The Museo Archeologico Statale di Spoleto is located in the former Monastery of Sant’Agata, in the historical city centre of Spoleto, in the southern block of houses formed by the crossing of the modern road of Via Monterone and Via Sant’Agata, where the ancient Roman Theater used to be. The religious edifice, once a Monastery dedicated to St Agatha, was built at the end of the 14th century over the remnants of a Roman Theatre—dated 1st century B.C.—dramatically changing the scenic setting. Inaugurated in 1985, the museum stretches over several floors, adapting its display to the architecture of the historical edifice. A new design of organic renovation of the old display has been foreseen; and a first section, of this new future setting, was already completed in 2008. Through the archaeological finds that also come from more recent research, the early human presence where the Rocca—medieval fortress—stands and in the area of the town historical center—dating from the Bronze Age and from the period when the Umbrian settlement developed—is documented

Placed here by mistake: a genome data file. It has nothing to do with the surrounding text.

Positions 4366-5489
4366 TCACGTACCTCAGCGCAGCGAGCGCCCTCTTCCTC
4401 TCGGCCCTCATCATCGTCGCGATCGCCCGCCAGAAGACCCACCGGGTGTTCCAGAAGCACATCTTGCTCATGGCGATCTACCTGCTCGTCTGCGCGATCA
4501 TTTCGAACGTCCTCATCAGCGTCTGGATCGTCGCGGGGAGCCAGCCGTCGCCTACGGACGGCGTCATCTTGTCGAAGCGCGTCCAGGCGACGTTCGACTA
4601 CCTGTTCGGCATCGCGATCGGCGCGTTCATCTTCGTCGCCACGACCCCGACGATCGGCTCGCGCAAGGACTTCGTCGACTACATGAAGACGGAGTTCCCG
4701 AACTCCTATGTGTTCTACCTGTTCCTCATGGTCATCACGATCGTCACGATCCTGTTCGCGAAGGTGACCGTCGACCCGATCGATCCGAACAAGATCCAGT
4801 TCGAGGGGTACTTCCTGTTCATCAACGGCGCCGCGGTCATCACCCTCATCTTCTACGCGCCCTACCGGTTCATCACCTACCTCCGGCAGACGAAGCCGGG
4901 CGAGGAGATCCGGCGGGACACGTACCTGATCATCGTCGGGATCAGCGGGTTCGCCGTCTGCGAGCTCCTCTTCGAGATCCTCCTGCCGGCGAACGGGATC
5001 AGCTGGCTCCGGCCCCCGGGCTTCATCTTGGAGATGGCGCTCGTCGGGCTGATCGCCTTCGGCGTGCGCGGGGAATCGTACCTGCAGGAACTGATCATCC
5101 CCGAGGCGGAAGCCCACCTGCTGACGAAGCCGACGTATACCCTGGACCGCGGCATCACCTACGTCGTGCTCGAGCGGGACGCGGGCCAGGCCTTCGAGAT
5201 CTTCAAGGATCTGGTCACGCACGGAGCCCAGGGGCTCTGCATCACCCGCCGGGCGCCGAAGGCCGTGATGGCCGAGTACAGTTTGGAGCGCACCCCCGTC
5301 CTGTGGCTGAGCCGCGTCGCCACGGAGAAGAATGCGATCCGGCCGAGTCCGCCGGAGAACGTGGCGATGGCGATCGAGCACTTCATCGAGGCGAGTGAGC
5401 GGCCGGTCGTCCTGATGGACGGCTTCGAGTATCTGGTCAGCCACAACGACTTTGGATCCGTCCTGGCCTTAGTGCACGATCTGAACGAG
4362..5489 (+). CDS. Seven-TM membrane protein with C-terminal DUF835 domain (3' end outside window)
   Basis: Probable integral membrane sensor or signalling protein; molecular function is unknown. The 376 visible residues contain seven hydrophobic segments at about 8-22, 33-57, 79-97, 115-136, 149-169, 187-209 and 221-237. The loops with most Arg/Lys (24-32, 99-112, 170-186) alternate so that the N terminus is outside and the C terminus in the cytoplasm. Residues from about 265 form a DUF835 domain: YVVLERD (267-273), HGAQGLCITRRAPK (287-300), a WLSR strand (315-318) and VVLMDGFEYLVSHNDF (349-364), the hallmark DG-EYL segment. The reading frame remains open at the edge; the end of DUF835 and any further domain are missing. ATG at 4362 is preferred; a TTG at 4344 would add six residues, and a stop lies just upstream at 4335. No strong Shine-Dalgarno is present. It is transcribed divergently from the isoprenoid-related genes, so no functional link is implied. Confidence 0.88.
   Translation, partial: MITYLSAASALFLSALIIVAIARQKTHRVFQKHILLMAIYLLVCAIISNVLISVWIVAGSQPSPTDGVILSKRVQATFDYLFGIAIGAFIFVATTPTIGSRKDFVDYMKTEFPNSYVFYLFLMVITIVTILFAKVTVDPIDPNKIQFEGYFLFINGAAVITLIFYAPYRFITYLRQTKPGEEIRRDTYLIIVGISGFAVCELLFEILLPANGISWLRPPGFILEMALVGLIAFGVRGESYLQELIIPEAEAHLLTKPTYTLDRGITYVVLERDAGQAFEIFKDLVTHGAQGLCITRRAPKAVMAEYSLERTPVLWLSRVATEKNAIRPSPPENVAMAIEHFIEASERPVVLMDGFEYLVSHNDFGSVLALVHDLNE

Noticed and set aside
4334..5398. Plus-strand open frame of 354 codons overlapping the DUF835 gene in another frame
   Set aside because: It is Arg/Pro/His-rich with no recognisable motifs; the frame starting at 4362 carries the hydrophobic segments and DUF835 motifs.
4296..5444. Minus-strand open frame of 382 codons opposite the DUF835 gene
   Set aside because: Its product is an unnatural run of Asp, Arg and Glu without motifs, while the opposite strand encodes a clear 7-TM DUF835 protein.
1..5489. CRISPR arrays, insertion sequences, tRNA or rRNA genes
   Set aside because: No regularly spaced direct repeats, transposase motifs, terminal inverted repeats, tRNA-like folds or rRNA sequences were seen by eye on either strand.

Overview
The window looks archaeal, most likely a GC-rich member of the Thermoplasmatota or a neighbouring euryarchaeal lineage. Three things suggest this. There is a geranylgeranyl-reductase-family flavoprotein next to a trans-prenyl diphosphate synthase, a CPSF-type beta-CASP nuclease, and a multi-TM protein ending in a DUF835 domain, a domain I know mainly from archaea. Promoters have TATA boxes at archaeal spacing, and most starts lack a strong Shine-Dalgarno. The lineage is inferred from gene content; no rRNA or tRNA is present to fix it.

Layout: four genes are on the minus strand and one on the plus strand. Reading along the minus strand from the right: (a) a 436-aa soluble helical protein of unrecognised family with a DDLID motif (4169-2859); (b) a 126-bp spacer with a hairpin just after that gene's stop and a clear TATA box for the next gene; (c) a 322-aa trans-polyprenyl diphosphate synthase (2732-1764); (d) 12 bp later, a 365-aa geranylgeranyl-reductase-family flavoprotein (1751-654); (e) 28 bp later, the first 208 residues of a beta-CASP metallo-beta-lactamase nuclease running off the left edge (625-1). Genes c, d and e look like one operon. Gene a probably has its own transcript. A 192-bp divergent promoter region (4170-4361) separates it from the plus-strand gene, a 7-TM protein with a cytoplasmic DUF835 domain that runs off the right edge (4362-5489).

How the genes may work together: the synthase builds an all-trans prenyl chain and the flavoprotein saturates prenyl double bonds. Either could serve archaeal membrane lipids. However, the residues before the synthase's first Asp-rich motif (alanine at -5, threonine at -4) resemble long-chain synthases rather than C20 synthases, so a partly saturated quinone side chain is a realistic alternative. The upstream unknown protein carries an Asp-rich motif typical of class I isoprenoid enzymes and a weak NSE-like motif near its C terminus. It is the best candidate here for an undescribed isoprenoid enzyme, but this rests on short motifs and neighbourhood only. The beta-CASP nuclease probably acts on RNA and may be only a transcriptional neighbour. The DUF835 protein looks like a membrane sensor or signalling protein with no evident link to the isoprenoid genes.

. This is especially testified by the rich funerary goods, dating from the 7th and 6th century B.C., found in the Piazza d’Armi Necropolis. The items found in Valnerina, an area that has always had a close relationship with Spoleto, are exhibited on the second floor of the museum. The late Bronze Age cinerary urns found in the Necropolis of Monteleone di Spoleto, the finds from Montefranco Sanctuary, and the funerary goods from the Hellenistic and Roman Necropolis of Norcia are particularly worth being mentioned. Also many finds from the Canzio Sapori Collection, recently donated to the State, come from this same territory. It is worthwhile mentioning a cinerary clay-pugged urn decorated with a geometrical pattern coming from Ponte di Cerreto and a notable Late Republican male bust from Ferentillo. In the section dedicated to the illustration of the Roman Theater, decorative sculptures found at the excavation site inside the monument—discovered during the 1950s— are exhibited. These include The Aura—personification of a soft breeze—reworked and presented as Venus, but recognized as a Greek original marble from the 5th century B.C. from recent studies. It was reworked in the Roman Ages to adapt it to the features of the goddess progenitor of the Julio-Claudia Gens. The interest of such a discovery is enhanced by the rarity of the original Greek statues, which are mainly known through the multiple copies made by the Romans. The Theater, which is an integral part of the Museum Tour, dates back to the 1st century B.C. It was partially incorporated into the back edifices and underwent partial dismantling in the Middle Ages. Systematic interventions of restoration, starting in the 1950s, recovered the entire complex including the Cavea seating. In any case, the lower floor is well preserved, with the ambulatory still accessible. During the events connected with Spoleto’s Festival dei Due Mondi—Spoleto Festival—this theatre is used for the performances.